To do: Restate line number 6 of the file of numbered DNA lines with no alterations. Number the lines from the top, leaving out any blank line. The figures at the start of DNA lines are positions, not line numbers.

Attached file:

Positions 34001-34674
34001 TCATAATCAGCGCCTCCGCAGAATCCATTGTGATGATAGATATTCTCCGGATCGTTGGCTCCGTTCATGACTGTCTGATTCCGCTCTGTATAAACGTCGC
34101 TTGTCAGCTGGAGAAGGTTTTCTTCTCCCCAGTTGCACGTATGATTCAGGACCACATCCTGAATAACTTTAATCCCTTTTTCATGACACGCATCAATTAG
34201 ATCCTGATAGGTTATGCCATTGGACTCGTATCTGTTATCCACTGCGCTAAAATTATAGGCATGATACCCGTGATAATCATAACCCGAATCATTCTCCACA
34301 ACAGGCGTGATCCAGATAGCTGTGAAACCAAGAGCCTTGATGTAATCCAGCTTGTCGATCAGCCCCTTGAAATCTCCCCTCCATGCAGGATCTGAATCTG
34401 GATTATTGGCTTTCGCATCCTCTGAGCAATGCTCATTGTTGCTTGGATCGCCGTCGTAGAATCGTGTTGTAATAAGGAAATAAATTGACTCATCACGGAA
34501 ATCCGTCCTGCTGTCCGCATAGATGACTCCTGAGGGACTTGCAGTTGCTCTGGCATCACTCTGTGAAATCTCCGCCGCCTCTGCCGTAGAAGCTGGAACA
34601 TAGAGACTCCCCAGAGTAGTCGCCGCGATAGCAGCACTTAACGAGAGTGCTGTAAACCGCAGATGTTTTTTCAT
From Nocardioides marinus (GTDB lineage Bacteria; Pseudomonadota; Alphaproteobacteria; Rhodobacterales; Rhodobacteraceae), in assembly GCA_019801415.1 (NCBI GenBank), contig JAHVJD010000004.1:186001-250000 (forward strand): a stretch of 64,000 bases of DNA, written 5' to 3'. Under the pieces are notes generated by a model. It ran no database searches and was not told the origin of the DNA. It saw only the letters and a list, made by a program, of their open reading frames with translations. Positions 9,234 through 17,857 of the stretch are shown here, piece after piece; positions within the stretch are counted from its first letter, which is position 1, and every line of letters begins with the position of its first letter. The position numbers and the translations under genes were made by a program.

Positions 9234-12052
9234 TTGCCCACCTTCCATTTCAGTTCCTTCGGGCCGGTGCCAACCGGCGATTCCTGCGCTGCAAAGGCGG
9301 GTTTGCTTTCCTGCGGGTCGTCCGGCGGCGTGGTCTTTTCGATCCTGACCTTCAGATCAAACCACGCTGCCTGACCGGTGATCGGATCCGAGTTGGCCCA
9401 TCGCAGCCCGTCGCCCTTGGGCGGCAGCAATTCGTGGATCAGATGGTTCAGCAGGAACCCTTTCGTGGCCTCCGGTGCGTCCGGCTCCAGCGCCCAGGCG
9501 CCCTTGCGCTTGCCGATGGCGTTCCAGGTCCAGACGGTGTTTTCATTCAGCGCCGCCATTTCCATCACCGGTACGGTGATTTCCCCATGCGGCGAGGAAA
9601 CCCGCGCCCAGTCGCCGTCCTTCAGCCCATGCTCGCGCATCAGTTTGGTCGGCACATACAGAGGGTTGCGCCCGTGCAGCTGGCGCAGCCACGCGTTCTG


34401 GATTATTGGCTTTCGCATCCTCTGAGCAATGCTCATTGTTGCTTGGATCGCCGTCGTAGAATCGTGTTGTAATAAGGAAATAAATTGACTCATCACGGAA